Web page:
The Canal as it has never been seen before
After the hustle and bustle of the festive season January has been fairly quiet on the Canal. Scottish Canals carried out their planned wide-ranging programme of winter maintenance, with the water level being reduced along five kilometres of the 200-year-old waterway at Linlithgow between the 9th of January and 16th February. In total, around 30,000 cubic metres of water has been drained from the canal. At an open day on the 17th January from 1pm-3pm visitors heard from Scottish Canals’ engineering team about how they’re working to safeguard the Union Canal’s rich heritage for future generations to enjoy; took a trip into the history of the waterway with a time-hopping tour of its construction; and had a look at the canal’s 200-year-old infrastructure as it exists below the water
The John Muir Award schools proposal been approved – and the JM Award management are delighted with the work we’re doing with the children on our canal wild space in Edinburgh. Tollcross Primary children are currently working with their class teacher on some preparatory activities to link current class projects (Amazon rainforest; water cycle) to the Scottish context (native trees and waterways/ canal wildlife) and to the work we’ll be doing on the canal in March.
The report on the 2016 wildflower surveys and bumblebee surveys, is currently being developed with some interesting quotes from participants and leaders alike, and a brief spotlight on some of the amazing skills our volunteer surveyors bring to the groups: As an example of these skills we have Sam, a seasoned contributor to the wildflower surveys, but who is also a skilled basket maker and willow weaver, and has helped to run wildflower cyanotype printmaking workshops – these were organised in partnership with the Fountainbridge Canalside Initiative, taking our survey findings into the wider community around the canal, and recording them creatively in addition to our scientific data collecting. We also have a three wonderful photographers (two of them professionals) who have donated many of their beautiful images of the canal and plants – and of our sessions. Soutra researcher Dr Brian Moffat is another regular, bringing a wealth of knowledge of geo-botany and archaeobotany – with fascinating tales of how plants move around the country, distributed by natural and anthropogenic means, and how they have been used in all sorts of interesting ways… Volunteer development has never been so rich and exciting! Other participants have been sending in recipes and poems, and recommendations for books and websites to share – so these will be collated and included in the final report as well for all to enjoy – and to help everyone stay geared up and tuned into the canal plants and bumblebees till our next round of funding for 2017.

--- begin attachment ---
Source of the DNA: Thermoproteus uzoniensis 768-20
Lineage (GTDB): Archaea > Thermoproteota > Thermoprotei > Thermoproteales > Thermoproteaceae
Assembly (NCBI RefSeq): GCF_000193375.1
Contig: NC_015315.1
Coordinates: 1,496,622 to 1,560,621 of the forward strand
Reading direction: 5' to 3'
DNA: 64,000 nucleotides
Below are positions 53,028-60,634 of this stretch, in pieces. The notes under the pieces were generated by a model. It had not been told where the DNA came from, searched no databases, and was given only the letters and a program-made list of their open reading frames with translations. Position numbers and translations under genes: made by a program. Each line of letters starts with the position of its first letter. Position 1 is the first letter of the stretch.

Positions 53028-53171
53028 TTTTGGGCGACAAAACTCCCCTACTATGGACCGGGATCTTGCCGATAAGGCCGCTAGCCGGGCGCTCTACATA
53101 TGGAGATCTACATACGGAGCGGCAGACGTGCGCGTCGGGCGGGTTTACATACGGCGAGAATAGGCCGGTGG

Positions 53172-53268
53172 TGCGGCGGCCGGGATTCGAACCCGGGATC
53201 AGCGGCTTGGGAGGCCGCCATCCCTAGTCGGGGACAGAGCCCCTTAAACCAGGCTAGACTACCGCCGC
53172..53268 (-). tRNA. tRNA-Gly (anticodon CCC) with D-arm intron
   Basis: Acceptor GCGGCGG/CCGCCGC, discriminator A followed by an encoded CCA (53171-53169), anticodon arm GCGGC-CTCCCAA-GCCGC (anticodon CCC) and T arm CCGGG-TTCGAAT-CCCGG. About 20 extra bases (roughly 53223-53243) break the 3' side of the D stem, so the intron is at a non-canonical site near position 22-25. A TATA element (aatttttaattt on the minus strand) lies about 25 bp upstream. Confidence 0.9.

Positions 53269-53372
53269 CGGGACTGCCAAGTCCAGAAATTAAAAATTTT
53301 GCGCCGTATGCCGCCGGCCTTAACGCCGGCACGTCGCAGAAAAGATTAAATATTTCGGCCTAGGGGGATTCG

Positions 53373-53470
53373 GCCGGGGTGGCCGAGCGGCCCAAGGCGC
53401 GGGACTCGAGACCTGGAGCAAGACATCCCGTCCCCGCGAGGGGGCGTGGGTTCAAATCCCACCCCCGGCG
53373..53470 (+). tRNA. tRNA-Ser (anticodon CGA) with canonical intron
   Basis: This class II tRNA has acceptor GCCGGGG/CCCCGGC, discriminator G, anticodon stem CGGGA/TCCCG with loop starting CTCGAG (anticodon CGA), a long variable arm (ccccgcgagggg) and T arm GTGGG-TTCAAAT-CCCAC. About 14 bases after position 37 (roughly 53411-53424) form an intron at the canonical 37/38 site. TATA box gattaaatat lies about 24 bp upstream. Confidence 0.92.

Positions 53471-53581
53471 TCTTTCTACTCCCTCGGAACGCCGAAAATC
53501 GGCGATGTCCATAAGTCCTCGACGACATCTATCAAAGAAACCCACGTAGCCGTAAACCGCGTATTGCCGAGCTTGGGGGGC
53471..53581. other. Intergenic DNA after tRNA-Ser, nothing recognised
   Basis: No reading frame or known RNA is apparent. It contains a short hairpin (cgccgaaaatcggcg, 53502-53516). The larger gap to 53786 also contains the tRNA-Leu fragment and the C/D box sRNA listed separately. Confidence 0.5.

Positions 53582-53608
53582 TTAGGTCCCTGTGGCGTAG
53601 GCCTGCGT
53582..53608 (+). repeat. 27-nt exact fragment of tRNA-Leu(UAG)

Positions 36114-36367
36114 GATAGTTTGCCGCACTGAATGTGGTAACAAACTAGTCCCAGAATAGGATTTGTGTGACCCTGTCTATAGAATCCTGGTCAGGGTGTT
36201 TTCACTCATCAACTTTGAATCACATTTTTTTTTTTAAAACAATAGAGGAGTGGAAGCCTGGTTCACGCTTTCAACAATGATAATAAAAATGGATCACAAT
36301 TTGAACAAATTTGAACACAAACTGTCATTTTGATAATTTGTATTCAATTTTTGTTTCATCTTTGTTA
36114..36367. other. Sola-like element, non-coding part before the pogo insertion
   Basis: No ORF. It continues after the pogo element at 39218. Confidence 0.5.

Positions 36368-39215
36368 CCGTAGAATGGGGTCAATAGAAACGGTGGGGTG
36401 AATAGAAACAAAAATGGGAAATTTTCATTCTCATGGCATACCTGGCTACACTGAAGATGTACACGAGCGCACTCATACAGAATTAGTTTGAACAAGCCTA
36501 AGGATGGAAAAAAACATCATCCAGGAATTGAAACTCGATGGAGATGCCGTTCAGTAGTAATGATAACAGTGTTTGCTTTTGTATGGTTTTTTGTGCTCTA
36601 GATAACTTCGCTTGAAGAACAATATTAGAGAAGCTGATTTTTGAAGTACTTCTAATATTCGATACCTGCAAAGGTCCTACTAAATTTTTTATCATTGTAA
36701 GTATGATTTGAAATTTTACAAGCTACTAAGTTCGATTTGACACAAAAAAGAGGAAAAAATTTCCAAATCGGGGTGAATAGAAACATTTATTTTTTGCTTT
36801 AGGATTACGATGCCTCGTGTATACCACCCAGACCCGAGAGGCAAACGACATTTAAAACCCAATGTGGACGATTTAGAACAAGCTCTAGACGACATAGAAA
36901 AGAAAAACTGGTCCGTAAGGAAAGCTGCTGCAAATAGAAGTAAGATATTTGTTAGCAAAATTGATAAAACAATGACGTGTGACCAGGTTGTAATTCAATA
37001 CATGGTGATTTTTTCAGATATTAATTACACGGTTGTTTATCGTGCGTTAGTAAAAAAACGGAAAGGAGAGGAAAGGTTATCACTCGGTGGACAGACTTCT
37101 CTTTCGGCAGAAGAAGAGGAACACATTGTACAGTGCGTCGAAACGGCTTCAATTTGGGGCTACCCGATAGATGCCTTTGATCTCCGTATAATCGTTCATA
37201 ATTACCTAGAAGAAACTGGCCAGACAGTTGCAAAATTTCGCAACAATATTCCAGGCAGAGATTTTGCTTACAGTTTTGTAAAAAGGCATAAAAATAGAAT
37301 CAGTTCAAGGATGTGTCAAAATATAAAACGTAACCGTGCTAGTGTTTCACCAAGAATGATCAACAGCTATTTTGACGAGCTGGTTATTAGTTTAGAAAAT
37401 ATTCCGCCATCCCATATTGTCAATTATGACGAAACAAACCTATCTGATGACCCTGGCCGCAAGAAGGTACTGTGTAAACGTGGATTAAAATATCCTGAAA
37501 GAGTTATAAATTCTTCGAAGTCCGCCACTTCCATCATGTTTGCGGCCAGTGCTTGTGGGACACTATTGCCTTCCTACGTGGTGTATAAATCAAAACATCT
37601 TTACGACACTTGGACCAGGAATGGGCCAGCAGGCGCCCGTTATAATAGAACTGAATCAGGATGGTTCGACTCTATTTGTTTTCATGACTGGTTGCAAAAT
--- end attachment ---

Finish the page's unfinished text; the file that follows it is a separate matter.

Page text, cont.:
Polwarth Canal Shed
The inaugural meeting of Polwarth Canal Shed Pilot was held on Wednesday 1st February in the Drennan Hall at Polwarth Church. Thirteen people attended the meeting to set the scene for the SWT Canal Shed pilot. The group are keen to be involved in the general upkeep and maintenance of the towpath and its surrounding environs and to learn more about the history of the union Canal and develop a project that will leave a legacy for future generations. The aim of the project is not only to improve the environmental heritage of the canal but to improve general health and well-being of those attending the Canal Shed and to engage with the local community and target groups that help people who have had life journeys that have led to them feeling isolated alone.